The national Kappa Alpha fraternity organization filed a lawsuit against its former UT chapter, claiming the group owes the national organization hundreds of thousands of dollars in assets.
The lawsuit alleges the UT group hired exotic dancers that performed live sexual acts for recruitment purposes and hazed pledge members. When the national organization suspended the UT chapter for the incident in June, the UT chapter disassociated and formed Texas Omicron, according to the lawsuit.
The lawsuit demands the return of delinquent dues, real estate at 2515 Leon St., kitchen appliances, artwork and other property the national chapter alleges belongs to the Kappa Alpha organization.
Attorney Robert Alden is an alumnus and board member of UT Texas Omicron. He said he believes the lawsuit is just a way for Kappa Alpha to embarrass Texas Omicron because it is the only chapter to ever leave the national organization.
“The lawsuit is full of inflammatory language intended to generate bad publicity for the chapter,” Alden said. “They are completely irrelevant for the merits of the legal claims they’ve made and are inappropriate to even be in a pleading.”
But Kappa Alpha said in a Tuesday press release that its former Texas chapter violated the fraternity’s law when it decided to form a “rogue, independent chapter” while holding $200,000 of possessions the national organization says belong to them.
“Kappa Alpha law expressly forbids this action,” the organization’s press release said. “Regrettably, the national organization will have little choice but to seek the expulsion of each individual, undergraduate or alumnus involved in this effort.”
Alden said the national Kappa Alpha organization filed the suit after the alumni board and active UT chapter decided to leave the Kappa Alpha organization when the national office made allegations of fraternity misconduct in May. The national Kappa Alpha organization punished the chapter by threatening to seize its fraternity house.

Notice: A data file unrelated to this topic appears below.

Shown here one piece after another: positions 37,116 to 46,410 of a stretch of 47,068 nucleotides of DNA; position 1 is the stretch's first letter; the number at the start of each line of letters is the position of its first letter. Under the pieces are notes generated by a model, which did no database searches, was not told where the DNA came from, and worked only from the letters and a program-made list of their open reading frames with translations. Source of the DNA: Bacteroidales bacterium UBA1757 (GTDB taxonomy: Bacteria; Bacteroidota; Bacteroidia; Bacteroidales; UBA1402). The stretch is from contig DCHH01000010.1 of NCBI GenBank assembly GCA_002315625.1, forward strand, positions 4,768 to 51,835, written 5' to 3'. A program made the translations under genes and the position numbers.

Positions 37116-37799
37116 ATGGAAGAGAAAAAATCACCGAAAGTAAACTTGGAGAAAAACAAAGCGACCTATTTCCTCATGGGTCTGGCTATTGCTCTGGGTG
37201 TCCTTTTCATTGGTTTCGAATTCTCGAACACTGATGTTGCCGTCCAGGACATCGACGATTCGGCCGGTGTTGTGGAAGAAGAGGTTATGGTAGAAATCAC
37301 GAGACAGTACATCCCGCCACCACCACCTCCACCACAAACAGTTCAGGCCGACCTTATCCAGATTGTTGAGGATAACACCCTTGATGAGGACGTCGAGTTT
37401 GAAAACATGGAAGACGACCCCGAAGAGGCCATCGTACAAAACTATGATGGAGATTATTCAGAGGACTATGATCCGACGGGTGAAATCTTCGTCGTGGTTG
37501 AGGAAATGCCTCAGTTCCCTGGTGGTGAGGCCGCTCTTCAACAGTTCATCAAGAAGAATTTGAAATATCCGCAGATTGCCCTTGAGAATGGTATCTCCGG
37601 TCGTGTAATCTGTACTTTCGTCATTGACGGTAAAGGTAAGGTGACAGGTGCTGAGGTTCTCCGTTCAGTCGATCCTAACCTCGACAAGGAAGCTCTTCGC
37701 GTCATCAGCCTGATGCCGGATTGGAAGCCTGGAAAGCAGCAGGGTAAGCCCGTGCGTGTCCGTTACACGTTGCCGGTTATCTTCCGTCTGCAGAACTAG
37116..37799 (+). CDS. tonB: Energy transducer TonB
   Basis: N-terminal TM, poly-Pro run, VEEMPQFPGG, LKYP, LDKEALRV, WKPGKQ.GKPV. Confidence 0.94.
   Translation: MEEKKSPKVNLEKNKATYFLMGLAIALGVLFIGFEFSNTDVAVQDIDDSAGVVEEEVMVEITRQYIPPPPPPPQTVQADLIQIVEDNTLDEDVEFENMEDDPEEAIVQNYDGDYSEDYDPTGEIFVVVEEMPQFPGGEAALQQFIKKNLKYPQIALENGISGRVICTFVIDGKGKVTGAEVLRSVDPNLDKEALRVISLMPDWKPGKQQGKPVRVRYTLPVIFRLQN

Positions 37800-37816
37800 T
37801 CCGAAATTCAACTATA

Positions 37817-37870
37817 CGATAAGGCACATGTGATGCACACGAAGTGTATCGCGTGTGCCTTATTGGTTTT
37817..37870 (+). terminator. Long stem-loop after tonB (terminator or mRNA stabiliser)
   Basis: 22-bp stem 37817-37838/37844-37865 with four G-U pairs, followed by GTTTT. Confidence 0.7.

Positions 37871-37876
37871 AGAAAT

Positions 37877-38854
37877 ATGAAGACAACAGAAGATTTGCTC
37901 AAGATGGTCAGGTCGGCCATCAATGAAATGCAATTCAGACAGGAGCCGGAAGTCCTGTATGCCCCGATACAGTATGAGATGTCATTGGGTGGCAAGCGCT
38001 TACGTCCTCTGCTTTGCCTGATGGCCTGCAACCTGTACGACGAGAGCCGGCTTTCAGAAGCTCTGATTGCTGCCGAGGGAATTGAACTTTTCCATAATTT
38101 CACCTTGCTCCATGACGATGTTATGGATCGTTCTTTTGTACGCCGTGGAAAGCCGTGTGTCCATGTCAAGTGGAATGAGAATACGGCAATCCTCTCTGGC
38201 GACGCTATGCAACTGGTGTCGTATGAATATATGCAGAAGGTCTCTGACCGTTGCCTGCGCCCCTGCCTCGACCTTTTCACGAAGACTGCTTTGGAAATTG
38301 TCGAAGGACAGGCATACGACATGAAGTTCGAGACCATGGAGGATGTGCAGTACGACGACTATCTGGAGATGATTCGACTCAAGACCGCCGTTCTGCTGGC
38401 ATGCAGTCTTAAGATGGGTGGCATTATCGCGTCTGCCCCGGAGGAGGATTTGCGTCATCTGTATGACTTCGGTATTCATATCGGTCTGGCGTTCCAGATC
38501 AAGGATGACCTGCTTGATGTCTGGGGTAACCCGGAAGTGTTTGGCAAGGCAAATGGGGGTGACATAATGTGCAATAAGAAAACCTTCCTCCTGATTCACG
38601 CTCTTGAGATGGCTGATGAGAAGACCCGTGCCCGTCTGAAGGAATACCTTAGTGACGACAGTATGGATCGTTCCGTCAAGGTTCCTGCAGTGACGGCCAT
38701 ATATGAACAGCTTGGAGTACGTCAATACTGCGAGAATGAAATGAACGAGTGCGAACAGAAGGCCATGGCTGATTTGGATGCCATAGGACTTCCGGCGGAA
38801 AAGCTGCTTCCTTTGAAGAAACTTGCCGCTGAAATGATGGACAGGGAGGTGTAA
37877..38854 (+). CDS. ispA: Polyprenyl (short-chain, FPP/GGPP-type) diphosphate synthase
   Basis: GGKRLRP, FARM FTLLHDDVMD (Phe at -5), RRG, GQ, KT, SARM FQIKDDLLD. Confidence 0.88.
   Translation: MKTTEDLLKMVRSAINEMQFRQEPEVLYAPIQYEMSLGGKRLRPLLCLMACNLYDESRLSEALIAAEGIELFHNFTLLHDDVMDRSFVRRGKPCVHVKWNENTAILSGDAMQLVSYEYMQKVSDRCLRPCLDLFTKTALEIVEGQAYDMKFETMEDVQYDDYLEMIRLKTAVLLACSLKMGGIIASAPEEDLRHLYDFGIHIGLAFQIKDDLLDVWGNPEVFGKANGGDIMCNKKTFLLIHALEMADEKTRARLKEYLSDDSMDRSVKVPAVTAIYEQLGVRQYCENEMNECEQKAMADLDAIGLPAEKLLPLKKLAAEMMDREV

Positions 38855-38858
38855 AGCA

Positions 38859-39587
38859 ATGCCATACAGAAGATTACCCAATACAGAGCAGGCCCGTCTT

Dean of Students Soncia Reagins-Lilly said the University will conduct its own investigation into the allegations of the lawsuit. The University had already been working with Kappa Alpha national and local representatives since 2004, when the fraternity was suspended because of hazing, when new hazing allegations arose in 2011, a statement released Tuesday said.
“We take allegations like this extremely seriously and will not tolerate hazing of any sort in our student organizations,” Reagins-Lilly said in a statement issued by her office. “We began investigating immediately. The lawsuit lays out additional allegations that we will also look into.”
Alden said alumni conducted their own investigation into allegations of hazing and sexual misconduct.
“The alumni advisers for the chapter investigated these allegations and we have not found any evidence of hazing,” Alden said. “As for the sex show, there’s a lady with her sidekick who comes around to all the fraternities and offers her services. Omicron wasn’t the only one. She does this nationally.”
Alden said the UT chapter enacted its own disciplinary measures that it believed were more appropriate than national Kappa Alpha’s more severe terms.
“It’s not acceptable behavior,” Alden said. “We’ve taken corrective action, and that kind of thing will never happen again.”
Printed on Wednesday, September 28, 2011 as: Fraternity sued by national chapter for assets